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Home 5 | Free-range family: a countryside home for a big family


This big-city crew traded the concrete jungle for a calmer, fresher life in the countryside. With nature as their next-door neighbour, their safe and welcoming country home is where their three small children have the freedom to learn, play and thrive. And just be kids!


Why did you move to the countryside?

“We loved our life in the city, but fitting a big family into a small apartment was a tight squeeze. We dreamed of moving somewhere with a little more space, and lower rent, where our three little ones could grow up a little bit closer to nature. When we were both able to work remotely, we decided to just go for it!”

In this family's countryside home, growing up is the greatest adventure of all. Take a look at their new life closer to nature, with fun and learning at every turn.


What was important to you while furnishing this house?

“When you come into our home, we want you to get the feeling right away that family comes first. We chose bigger pieces of furniture so everyone can be together (like our family-size sofa for Friday nights!) and added in activity zones and storage just for the kids. We also went for a more traditional style to enhance the countryside feeling.”

Get the look

The youthful, country feeling of this home is achieved by pairing traditional-style furniture with refreshing pops of primary colours and patterns.


How did you make your home functional for a big family?

“Storage, storage and more storage. A lot of stuff goes along with three children and all the adventures of countryside living, so we had to find good places to pack it all away. The things that the little ones use often are kept in low, easy-to-reach spots, so they can find what they need and pack it away on their own.”

Fun and creativity feels like a big part of this home

“Yes! We really believe in learning by doing, so we’ve tried to make every area of the house a place where the whole family can create or play. The dining area isn’t just where we sit down for meals together, it’s also where we do crafts with the children, look after plants, read together and work from home.”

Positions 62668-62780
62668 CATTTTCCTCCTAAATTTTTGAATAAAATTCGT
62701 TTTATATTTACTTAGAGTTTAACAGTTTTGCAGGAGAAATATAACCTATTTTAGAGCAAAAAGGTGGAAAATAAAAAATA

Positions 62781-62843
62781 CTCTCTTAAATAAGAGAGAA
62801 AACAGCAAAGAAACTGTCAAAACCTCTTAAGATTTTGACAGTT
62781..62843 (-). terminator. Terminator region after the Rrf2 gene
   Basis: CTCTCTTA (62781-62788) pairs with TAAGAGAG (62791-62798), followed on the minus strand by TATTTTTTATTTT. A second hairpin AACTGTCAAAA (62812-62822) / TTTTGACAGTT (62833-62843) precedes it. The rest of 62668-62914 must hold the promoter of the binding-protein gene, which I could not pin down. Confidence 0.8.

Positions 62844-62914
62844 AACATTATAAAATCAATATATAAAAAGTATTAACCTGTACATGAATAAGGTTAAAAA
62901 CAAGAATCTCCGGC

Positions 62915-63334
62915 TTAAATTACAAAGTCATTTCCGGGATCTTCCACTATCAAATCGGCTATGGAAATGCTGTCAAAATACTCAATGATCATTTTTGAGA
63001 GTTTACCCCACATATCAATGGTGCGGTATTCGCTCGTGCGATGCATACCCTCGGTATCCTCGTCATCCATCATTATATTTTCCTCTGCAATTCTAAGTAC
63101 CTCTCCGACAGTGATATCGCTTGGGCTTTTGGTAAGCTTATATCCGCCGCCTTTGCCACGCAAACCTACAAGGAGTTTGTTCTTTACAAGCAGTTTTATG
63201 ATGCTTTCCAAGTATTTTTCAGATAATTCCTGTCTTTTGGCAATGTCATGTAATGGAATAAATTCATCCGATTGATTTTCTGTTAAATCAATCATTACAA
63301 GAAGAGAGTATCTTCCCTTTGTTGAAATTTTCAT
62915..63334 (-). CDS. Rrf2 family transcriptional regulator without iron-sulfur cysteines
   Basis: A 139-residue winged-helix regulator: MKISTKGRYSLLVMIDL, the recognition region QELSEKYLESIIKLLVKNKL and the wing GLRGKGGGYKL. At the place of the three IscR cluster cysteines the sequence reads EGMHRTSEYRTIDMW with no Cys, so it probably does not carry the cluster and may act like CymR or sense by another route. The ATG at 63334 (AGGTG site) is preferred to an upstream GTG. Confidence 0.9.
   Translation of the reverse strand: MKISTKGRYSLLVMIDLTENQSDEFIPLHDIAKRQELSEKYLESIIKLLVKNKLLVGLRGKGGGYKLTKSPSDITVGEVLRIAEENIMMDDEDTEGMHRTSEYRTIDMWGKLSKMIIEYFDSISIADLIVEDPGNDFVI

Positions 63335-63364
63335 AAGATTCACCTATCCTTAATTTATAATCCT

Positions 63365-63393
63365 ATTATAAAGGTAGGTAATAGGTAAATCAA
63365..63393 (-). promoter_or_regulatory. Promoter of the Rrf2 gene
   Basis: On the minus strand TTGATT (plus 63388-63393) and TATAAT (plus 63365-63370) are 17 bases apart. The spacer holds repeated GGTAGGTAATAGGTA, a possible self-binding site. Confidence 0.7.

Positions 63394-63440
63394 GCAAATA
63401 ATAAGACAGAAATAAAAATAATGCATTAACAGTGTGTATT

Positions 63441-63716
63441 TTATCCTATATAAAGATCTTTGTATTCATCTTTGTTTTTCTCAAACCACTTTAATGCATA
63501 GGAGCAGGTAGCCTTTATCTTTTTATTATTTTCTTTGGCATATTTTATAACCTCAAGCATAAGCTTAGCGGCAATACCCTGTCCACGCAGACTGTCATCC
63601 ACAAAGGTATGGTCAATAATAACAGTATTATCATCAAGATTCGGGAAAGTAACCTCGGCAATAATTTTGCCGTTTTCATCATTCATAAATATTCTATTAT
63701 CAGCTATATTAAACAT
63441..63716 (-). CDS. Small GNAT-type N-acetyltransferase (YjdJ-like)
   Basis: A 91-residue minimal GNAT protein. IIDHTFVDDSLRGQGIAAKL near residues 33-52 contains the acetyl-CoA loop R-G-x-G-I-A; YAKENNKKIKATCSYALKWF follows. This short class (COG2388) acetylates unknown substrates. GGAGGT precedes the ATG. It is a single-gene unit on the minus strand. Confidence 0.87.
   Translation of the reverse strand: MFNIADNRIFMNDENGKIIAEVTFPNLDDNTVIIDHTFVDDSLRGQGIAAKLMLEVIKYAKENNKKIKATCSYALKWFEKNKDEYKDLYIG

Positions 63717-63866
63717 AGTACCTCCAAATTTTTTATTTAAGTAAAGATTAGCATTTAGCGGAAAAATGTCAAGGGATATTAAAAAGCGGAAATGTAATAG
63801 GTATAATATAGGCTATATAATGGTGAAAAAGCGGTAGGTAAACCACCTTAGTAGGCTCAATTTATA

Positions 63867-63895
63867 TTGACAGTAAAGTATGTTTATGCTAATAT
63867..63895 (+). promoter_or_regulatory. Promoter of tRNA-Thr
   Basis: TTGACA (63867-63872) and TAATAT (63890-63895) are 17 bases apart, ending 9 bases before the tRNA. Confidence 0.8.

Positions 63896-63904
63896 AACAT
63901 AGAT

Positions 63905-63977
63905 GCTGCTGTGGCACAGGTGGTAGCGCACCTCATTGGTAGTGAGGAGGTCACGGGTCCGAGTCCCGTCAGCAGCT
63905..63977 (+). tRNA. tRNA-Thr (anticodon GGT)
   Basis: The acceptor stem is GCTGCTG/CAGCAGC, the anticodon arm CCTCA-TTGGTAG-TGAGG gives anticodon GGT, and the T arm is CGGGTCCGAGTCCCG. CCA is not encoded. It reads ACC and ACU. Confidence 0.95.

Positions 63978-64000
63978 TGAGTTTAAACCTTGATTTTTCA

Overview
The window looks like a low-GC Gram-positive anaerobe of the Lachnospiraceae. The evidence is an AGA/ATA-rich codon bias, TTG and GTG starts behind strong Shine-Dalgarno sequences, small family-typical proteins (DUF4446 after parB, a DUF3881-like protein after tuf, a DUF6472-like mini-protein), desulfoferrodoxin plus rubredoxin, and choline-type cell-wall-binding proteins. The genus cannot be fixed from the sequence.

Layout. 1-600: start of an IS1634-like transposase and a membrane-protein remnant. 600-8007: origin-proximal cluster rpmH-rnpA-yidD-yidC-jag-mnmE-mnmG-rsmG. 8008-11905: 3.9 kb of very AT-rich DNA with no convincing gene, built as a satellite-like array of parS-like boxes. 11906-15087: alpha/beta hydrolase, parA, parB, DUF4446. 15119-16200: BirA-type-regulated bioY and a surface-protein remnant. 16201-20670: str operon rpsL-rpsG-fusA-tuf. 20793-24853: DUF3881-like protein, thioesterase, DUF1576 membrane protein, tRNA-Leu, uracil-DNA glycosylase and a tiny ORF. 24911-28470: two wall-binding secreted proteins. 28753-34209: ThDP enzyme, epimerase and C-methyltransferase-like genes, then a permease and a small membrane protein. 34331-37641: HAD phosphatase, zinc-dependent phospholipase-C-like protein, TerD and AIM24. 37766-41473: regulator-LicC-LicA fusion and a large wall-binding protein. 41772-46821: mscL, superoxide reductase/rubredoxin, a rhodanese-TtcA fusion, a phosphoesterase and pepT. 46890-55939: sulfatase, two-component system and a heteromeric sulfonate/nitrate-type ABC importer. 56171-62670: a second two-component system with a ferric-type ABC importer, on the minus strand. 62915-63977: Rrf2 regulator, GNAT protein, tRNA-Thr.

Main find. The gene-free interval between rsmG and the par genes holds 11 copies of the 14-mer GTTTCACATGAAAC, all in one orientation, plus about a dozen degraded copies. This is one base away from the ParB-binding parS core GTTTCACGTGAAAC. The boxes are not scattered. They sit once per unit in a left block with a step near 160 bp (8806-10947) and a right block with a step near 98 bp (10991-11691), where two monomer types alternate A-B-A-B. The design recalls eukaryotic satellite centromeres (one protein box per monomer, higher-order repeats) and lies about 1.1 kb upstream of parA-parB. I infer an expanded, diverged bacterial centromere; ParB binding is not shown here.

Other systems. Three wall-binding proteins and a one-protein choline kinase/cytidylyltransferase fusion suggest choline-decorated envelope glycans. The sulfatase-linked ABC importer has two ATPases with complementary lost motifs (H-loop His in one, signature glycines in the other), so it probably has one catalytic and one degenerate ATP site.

Is there anything you miss about the city?

“The internet out here is a lot slower... and there also aren’t so many options for eating out! But that’s made us appreciate good home-cooked food even more. Now that we have a garden, we grow our own fruit and veggies, which we love turning into delicious meals or sweet treats in the kitchen.”

What’s your favourite part of the house?

“Tough question. We love every room, but – as busy parents – our bedroom is such a calm and cosy reward at the end of a long day. It has a super comfy bed, generous wardrobes, and even an extra workspace for when one of us needs some peace and quiet to send a few emails.”


Any tips for children sharing a room?

“They’re all still small, so one room for our three little ones has worked out well. Since they play so much outside and elsewhere in the house, we didn’t have to fit in everything here. There’s enough space for their beds, clothes and a few of their favourite toys. To make sure it’s safe for all of them, we’ve secured their furniture and cables to the wall and have chosen toys and bed linen that are suitable for all ages and free of toxic chemicals.”

What’s the best part of the day?

“Bath time in the evenings is always special. Even when the children are covered in mud and sleepy (which is most days!), hearing the stories about their adventures and what they’re looking forward to tomorrow, makes us realise moving here was so worth it.”

Which part of the house makes your life easier?

“The current record for an empty laundry basket in our house is around fifteen minutes, so our laundry room has been a life changer. From sorting, scrubbing and soaking, to washing, drying and ironing – this room takes care of it all. We even dip-dyed our curtains in here last weekend!”

A home with children in mind

“Even if you don’t live in the countryside, I believe you can still create a home where children are free to explore, learn and play.”

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